Perceived Safety and Dignity
English: % of the target group members reporting a feeling of safety and dignity regarding the protection risks that were identified and which the project deals with
French: % des membres du groupe cible faisant état d’un sentiment de sécurité et dignité en relation aux risques de protection qui ont été identifiés et dont le projet traite
Portuguese: % de membros do grupo-alvo que relatam um sentimento de segurança e dignidade em relação aos riscos de protecção que foram identificados e com os quais o projecto lida
Czech: % členů cílové skupiny uvádějící pocit bezpečí a důstojnosti ve vztahu k identifikovaným a řešeným rizikům
What is its purpose?
In the emergency contexts, humanitarian interventions are frequently responsible for identifying and mitigating various risks that threaten people’s safety and dignity. This indicator therefore measures the percentage of the target group members who reported a feeling of safety and dignity regarding the key risks they identified and which the project decided to address.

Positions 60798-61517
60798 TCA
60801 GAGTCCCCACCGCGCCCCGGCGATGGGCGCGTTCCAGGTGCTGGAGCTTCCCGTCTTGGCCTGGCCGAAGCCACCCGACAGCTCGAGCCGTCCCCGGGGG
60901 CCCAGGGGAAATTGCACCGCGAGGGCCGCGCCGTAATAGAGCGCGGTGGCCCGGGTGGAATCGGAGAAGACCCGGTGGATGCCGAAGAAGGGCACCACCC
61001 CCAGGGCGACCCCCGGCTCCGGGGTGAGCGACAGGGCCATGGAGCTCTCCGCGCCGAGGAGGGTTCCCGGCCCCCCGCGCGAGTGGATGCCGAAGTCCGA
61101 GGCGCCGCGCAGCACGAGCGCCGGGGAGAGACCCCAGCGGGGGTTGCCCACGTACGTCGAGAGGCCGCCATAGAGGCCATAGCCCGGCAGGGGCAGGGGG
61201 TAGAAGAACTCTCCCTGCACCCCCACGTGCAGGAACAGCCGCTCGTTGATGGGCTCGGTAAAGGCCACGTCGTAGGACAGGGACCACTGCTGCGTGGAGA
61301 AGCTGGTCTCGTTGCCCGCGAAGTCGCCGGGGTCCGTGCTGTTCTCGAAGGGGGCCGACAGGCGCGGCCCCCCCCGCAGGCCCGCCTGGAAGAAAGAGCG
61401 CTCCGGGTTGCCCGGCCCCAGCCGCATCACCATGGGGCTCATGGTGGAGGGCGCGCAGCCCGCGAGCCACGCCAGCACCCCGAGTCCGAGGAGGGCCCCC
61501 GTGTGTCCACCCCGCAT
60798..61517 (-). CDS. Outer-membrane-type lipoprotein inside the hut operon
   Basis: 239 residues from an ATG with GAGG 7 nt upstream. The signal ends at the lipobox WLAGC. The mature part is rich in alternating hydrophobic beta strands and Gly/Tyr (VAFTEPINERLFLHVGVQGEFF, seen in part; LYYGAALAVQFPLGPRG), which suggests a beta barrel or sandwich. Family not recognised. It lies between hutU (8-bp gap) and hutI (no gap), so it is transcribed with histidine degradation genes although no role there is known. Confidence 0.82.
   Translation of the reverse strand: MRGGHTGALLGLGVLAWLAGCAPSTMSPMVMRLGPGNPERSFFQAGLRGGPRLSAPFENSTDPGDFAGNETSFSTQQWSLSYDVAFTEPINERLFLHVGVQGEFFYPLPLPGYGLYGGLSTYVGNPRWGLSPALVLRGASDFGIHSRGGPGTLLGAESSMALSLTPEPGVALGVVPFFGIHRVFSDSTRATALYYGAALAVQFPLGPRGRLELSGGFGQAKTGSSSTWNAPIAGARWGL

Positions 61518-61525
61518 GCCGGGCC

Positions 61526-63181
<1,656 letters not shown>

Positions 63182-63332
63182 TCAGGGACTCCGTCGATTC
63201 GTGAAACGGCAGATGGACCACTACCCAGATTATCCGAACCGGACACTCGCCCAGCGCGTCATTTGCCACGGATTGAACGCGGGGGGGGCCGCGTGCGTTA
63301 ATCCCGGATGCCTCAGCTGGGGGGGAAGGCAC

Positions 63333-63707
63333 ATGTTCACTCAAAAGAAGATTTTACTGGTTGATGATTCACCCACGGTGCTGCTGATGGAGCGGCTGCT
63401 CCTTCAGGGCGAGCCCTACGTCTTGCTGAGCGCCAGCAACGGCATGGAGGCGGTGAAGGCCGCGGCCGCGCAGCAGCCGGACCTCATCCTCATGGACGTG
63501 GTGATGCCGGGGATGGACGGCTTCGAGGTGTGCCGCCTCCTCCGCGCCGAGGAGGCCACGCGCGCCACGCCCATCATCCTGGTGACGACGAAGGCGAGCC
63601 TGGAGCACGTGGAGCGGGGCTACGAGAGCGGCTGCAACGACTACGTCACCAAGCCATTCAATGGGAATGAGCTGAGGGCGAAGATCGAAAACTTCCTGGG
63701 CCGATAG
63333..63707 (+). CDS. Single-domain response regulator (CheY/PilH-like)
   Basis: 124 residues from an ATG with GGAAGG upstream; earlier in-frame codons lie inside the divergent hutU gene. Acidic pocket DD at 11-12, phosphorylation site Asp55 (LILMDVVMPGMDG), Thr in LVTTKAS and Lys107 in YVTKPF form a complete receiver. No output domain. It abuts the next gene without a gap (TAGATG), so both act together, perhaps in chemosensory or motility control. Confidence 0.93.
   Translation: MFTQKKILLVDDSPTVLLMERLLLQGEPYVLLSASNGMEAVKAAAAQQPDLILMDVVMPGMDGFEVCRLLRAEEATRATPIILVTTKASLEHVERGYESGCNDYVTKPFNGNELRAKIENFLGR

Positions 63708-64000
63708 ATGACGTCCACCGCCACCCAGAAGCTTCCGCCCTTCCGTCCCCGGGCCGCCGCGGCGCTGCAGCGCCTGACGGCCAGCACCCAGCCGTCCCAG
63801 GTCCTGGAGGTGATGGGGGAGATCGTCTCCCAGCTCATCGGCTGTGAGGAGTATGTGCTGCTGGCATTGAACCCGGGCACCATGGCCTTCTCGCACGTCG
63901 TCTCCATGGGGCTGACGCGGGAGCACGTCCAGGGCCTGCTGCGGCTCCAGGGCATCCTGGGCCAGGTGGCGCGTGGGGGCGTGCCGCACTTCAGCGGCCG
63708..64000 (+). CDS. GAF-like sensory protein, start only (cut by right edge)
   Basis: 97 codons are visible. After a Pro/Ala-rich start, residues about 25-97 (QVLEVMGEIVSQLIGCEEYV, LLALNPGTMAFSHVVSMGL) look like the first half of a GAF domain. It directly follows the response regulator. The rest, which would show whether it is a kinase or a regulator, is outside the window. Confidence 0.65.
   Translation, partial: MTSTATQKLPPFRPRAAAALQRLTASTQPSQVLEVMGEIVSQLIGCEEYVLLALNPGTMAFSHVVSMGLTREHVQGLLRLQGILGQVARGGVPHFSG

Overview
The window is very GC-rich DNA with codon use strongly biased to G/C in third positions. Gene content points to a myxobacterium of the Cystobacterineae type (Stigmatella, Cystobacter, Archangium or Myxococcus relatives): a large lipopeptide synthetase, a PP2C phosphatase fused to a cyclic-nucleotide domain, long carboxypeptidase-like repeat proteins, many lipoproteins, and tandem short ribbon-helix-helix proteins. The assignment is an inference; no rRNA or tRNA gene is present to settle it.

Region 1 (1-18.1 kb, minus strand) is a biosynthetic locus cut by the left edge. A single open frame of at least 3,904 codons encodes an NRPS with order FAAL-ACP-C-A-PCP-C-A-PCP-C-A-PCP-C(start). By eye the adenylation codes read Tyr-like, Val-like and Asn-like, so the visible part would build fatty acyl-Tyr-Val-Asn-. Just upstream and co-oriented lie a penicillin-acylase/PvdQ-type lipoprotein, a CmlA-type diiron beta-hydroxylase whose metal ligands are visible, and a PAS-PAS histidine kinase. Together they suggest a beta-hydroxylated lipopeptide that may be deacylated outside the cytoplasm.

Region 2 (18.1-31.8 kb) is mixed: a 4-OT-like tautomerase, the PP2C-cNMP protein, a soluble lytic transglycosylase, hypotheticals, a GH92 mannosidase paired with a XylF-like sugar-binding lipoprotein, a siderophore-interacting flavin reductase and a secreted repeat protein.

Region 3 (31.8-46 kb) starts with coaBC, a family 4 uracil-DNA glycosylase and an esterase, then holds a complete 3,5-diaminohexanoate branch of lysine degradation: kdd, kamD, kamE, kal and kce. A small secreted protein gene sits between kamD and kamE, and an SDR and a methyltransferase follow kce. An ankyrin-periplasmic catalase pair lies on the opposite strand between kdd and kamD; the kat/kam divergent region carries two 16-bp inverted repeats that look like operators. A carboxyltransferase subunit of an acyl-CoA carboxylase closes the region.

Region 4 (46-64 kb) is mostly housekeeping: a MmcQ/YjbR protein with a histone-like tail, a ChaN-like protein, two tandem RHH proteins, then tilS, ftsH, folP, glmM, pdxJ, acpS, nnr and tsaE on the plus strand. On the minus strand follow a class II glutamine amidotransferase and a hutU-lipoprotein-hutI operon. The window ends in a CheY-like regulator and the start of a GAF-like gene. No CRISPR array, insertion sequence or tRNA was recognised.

How to Collect and Analyse the Required Data
The indicator’s value can be determined by using the following methodology:
1) If you have not done so earlier, at the beginning of the project, conduct a participatory protection risk analysis that is specific to the area you operate in and identifies i) who is at risk, ii) from what/whom, and iii) why. You can take advantage of the guidance provided by the Protection Mainstreaming Toolkit (see below, page 28) and the already conducted analyses (e.g. regional or national analysis conducted by the cluster). The definition of the main risks must be based primarily on the perceptions and experiences of the target group members. Ensure that the analysis does not focus only on factors that threaten people’s safety but also includes those that negatively affect their dignity. See the following examples of three safety and three dignity issues:
- Girls and women in the camps feel uncomfortable about going to bathrooms after dark.
- Children are unsupervised because their parents are looking for income generating activities.
- Boys and girls are at risk of being forcibly recruited by armed groups.
- People have to wait for distributed aid in the sun on a hot day.
- Victims of gender-based violence (GBV) receive health assistance without psychosocial counselling.
- People receive food assistance instead of cash where markets are still functioning and people want to and are able to shop.